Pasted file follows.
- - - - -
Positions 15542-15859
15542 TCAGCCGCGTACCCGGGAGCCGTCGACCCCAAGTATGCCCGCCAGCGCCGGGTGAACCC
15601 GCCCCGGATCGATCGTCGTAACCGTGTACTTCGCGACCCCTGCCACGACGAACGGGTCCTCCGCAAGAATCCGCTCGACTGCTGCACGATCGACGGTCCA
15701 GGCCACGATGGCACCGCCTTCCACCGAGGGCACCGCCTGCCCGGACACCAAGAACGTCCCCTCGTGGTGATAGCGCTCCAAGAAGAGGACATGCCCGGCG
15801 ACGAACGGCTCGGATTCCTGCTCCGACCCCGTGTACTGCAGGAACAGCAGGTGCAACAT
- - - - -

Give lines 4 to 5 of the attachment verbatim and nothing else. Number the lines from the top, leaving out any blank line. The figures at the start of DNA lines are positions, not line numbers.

15701 GGCCACGATGGCACCGCCTTCCACCGAGGGCACCGCCTGCCCGGACACCAAGAACGTCCCCTCGTGGTGATAGCGCTCCAAGAAGAGGACATGCCCGGCG
15801 ACGAACGGCTCGGATTCCTGCTCCGACCCCGTGTACTGCAGGAACAGCAGGTGCAACAT